Regulations to make gluten free claims has been finalized by the FDA and will go into effect August 2014. Our gluten and allergen expert, Diane Moyer, MS, RD has summarized what the regulations for gluten free claims state:
Criteria for Gluten Free Claims
In order for a food to be labeled “gluten-free” it will have to meet one or more of the following criteria:
1. The food must be inherently gluten-free, such as fruits, vegetables, etc.
2. The food may not contain any of the gluten-containing grains, which are defined as wheat, barley, rye, spelt or their cross-breeds (kamut, triticale, etc.).
3. If there is any unavoidable presence of gluten in the food (as in cross contact from the manufacturing process), the food must contain less than 20ppm (parts per million) of gluten.
4. The food may not contain any ingredient derived from a gluten-containing grain, if it has not been processed to remove the gluten, even if the food tests to less than 20ppm, i.e. wheat flour is not permitted in any amount.
5. The food may contain an ingredient derived from a gluten-containing grain, if the ingredient has been processed to remove the gluten AND the final product contains less than 20ppm. Wheat starch is one ingredient that would be OK to include under this section, as long as the final food ends up containing less than 20ppm of gluten. (However, this could lead to the confusing situation of a food being labeled “gluten-free,” and, at the same time, stating “Contains Wheat,” which is required under the food allergen labeling law.)
Acceptable Terms for Gluten Free Claims
Putting the term “gluten-free” on a label will be voluntary on the part of the manufacturer. Foods without this label will not necessarily be any less safe. The terms “no gluten,” “free of gluten” or “without gluten” are considered to be identical to “gluten-free” and subject to the same regulations. On the other hand, statements such as “made with no gluten-containing ingredients” will continue to be allowed, but unless the food also states “gluten-free,” it cannot be assumed the food meets all the above criteria.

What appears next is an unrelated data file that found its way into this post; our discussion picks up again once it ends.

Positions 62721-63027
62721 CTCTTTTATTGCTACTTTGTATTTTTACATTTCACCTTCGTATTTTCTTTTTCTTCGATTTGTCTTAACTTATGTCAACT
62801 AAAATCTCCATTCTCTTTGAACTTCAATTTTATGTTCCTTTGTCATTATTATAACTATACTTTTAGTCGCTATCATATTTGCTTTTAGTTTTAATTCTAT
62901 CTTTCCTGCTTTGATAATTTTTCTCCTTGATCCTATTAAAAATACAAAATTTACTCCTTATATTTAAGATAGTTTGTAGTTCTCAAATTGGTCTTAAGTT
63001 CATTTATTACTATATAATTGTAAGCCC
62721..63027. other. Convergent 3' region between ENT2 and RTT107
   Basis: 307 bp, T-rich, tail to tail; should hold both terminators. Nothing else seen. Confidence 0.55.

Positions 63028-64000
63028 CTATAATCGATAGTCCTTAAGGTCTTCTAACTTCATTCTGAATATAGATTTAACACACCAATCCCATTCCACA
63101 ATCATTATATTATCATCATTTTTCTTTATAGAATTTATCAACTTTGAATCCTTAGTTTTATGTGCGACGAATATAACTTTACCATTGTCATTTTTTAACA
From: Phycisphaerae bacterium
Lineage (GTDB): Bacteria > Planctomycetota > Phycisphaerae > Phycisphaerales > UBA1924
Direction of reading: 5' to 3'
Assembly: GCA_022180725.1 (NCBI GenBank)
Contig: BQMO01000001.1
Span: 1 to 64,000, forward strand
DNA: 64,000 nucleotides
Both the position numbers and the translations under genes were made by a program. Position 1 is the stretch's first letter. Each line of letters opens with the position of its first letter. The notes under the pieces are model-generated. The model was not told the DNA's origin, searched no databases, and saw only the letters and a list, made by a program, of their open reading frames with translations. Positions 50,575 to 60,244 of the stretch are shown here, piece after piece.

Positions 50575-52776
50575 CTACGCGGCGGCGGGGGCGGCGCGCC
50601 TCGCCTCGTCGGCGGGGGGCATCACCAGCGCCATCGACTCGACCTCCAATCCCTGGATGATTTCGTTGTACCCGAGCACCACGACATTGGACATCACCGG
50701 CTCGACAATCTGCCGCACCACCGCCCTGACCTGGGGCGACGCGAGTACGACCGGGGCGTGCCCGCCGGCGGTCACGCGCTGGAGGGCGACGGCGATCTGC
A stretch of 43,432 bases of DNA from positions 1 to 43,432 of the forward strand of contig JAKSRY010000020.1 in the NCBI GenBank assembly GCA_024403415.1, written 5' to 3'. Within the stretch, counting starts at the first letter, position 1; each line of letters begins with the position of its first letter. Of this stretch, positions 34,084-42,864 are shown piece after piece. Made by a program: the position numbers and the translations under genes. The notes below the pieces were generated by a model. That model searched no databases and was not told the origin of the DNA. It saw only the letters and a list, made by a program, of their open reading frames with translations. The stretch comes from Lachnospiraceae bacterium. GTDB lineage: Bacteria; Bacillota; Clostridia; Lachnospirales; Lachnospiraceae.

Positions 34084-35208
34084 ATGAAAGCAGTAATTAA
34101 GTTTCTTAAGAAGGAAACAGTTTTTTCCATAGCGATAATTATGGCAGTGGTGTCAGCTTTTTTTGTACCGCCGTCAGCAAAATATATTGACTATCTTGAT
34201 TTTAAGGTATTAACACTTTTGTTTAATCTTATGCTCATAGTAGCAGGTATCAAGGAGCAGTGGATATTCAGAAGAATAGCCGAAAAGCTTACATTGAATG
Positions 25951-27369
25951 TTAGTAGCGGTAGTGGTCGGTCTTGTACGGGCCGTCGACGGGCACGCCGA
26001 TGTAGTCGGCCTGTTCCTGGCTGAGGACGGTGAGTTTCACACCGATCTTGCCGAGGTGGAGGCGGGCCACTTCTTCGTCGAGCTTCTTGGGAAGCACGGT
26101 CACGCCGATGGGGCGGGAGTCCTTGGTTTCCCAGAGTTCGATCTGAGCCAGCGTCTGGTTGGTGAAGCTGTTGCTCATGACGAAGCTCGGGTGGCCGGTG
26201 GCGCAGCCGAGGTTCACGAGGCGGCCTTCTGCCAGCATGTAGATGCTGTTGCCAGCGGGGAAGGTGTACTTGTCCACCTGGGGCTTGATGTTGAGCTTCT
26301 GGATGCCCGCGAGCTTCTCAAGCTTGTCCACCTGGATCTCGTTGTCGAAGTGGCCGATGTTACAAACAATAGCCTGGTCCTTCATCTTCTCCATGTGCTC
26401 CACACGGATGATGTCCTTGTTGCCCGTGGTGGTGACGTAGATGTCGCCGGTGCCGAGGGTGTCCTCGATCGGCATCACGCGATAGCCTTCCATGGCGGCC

Testing for Gluten
Food manufacturers are also not required to test their products for gluten. They are expected to use good quality control measures to ensure that the food meets guidelines. They might contract with a third party or a national GF certifying organization to test, or they might require such information from their ingredient suppliers, and then follow good manufacturing processes to assure no cross-contact. However they choose to do so, they are responsible for making sure that any claim on their label is truthful and complies with the regulations.
Oats and Gluten Free Claims
Oats will not be considered a gluten-containing grain under these regulations, even though a minority of people with Celiac Disease/Gluten-Related Disorders does react to oats. However, most oats have cross contact with wheat and barley from the fields and mills, so including them would make it difficult to reach the 20ppm goal. There are oats labeled “certified gluten-free,” which have been grown and milled separately from other grains.
Restaurants Making Gluten Free Claims
Although the FDA did not specifically address restaurants, it did state that restaurants would be expected to follow the same guidelines, similarly to putting any other nutrition claim on a menu item, such as low fat or low sodium. In any restaurant that prepares gluten-containing foods, especially if any baking is done on the premises, there is a high likelihood of cross contact of other foods. Therefore, it might be advisable, for liability purposes, for restaurants to use alternative wording to “gluten-free” in identifying these options on the menu.